Would 2017 independence vote be a crime under revamped criminal code?
Parties involved in deals to reform sedition and misuse of funds disagree on interpretation
The Spanish penal code reform is ready to pass in Congress this Thursday after the parliamentary justice committee approved on Tuesday the amendments agreed by the governing Catalan and Spanish parties the evening before
The revamped text will then go to the Senate, where it is expected to also pass, thus coming into effect in the coming weeks or months.
The reform was first announced by Spain's prime minister, Pedro Sánchez, on November 10, who explained that he made the decision in an attempt to ease relations with Catalonia after the peak of the independence push in 2017.
This also follows a meeting in summer between the Catalan and Spanish governments, where an agreement was reached to "dejudicialize" politics.
The events five years ago ended in nine of the referendum and declaration of independence organizers sentenced to between 9 and 13 years behind bars for sedition and, some of them, misuse of public funds, of which they served roughly three and a half before being pardoned. Meanwhile, several other officials exiled to avoid trial and have open extradition processes for the same crimes: sedition and misuse of funds.
When the reform is passed, judges will have to review their sentences on the pardoned leaders and the European arrest warrants – but those lawmakers who agreed on the text do not find consensus in the interpretation.
Esquerra believes 2017 referendum now deserves no prison
Esquerra, the party that rules over Catalonia, believes that the new regulation de facto decriminalizes the 2017 events.
For them, with the new version, the crime of misuse of funds can no longer be linked to events like the 2017 referendum logistics and organization, "and let alone with sentences involving prison."
"No damage or serious obstruction to public service was made," sources of the party said.
One change will be that applied to article 433 of the penal code which establishes that, when there is no personal or third-party enrichment, officials who divert resources to a use other than what they were intended will be sentenced to prison terms of one 1 to 4 years, and disqualification of 2 to 6 years, as long as there is "serious damage or obstruction of service." In the current criminal code, this conduct may lead to between 2 and 12 years behind bars.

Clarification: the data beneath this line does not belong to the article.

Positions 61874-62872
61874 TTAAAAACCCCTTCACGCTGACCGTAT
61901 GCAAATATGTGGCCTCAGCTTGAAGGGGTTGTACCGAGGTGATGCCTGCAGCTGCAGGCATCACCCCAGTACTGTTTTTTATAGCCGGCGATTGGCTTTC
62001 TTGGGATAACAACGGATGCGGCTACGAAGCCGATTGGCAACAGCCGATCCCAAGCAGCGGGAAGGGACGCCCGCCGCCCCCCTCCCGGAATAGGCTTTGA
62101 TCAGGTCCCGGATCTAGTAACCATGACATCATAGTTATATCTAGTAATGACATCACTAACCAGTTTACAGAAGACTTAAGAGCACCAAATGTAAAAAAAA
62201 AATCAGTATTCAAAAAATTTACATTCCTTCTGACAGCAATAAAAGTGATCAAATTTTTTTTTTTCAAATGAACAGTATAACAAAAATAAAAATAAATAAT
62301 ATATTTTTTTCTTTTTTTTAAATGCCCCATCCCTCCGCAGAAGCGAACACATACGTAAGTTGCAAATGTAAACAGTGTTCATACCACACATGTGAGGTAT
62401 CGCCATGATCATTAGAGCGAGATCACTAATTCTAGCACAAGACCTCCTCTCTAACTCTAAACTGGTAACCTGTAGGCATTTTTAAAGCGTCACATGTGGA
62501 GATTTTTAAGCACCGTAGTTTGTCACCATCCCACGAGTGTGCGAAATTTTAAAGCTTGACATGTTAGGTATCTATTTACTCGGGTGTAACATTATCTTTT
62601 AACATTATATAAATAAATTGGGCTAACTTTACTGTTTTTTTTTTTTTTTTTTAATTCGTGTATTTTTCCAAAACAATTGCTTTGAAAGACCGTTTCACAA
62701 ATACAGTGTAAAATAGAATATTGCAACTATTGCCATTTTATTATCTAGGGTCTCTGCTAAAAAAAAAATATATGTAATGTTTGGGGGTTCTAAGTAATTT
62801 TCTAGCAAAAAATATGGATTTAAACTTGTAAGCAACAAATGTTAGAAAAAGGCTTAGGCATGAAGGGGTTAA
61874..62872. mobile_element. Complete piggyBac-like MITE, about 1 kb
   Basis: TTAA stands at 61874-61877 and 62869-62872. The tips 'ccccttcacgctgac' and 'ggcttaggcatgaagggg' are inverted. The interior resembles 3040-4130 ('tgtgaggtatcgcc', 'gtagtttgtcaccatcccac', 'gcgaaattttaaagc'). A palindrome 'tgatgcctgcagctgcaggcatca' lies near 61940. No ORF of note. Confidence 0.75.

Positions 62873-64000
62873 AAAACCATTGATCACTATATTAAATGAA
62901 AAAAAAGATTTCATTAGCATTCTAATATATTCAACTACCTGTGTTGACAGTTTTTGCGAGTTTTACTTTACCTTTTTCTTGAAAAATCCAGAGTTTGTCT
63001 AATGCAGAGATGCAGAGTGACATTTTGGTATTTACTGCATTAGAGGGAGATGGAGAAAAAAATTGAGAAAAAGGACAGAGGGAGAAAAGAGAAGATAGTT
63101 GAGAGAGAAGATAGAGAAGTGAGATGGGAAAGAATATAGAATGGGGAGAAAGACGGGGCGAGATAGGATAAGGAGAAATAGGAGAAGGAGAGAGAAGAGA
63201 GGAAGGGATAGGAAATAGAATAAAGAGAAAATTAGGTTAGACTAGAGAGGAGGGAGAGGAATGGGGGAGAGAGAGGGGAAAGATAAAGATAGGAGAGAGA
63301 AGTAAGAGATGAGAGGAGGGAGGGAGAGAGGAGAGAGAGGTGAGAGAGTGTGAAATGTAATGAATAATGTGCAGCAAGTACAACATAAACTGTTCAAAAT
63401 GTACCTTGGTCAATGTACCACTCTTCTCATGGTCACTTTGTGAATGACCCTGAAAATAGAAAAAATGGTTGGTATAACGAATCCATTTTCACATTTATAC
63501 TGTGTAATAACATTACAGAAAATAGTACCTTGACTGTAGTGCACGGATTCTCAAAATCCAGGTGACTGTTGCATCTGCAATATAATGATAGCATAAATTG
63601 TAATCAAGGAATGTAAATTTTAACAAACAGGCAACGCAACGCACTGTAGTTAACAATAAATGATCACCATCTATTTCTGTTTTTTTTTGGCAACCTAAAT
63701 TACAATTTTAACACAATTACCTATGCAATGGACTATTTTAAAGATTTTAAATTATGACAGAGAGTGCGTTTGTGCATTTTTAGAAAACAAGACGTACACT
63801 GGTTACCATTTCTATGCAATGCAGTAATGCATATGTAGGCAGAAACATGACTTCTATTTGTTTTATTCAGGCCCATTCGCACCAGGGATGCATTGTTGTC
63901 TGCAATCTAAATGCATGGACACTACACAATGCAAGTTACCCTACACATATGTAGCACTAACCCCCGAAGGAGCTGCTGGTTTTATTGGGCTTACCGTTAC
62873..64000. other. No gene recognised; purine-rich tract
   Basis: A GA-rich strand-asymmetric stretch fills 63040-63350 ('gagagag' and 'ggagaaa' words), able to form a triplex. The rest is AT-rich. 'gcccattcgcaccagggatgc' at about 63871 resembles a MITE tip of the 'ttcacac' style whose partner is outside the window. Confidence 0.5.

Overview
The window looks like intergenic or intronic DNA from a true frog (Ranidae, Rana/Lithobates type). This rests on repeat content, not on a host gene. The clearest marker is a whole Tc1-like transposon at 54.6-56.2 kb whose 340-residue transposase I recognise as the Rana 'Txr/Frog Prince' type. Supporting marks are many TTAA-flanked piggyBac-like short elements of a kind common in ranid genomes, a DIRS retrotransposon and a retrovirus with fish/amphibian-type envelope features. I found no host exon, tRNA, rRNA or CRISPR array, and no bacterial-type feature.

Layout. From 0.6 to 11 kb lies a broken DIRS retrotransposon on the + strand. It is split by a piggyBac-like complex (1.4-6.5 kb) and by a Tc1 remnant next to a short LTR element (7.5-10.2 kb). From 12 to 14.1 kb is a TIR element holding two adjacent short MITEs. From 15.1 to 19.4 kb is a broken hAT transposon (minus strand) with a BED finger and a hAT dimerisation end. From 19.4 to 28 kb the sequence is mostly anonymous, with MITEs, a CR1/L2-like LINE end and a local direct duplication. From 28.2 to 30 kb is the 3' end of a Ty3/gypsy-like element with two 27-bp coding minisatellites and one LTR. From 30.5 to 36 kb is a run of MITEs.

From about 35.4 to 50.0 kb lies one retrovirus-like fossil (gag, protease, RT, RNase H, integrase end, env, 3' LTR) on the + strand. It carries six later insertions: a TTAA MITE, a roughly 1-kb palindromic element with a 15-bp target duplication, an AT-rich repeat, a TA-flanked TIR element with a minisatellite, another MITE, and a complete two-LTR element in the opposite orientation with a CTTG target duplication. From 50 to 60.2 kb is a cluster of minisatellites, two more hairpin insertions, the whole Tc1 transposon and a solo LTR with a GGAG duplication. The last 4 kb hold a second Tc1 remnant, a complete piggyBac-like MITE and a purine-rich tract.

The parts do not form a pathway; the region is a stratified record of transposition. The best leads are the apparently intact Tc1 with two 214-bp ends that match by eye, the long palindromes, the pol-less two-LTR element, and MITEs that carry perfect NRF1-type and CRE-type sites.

However, if the facts do not include "serious damage or obstruction of service," then the penalty will only be disqualification of 1 to 3 years and a fine.
The Catalan government spokesperson, Patrícia Plaja, expressed similar views after the weekly cabinet meeting on Tuesday.
"We are satisfied with these changes [to the criminal code], they reduce the repressive capacity of Spain. No crime was committed on the day of the independence vote."
Spanish government: no 2017 events are decriminalized
Yet, the Socialist party, leading the coalition executive in Madrid, sees the same text differently.
For Spain's presidency minister, Félix Bolaños, "there are no events committed in 2017 that are now decriminalized."
"All of them are now punished with new crimes such as the aggravated public disorders and the irregular budgetary diversion one."
He also said that "it is up to the Supreme Court to review or decide whether sentences have to be reviewed."
Magistrates will certainly have to modify the sentences at least to adapt them to the fact that the crime of sedition will not exist anymore if the amendments pass – instead, they will have to consider whether the events fall into the new aggravated public disorders one.
Also, Bolaños made clear that the Spanish government will not accept an independence referendum after Esquerra's fresh plans to open a negotiation for a Scotland-like vote.
Filling the Sink podcast
Have a listen to the recent Filling the Sink podcast tackling the reform of the penal code and its potential impact, published before the deal on tweaking the crime of misuse of public funds.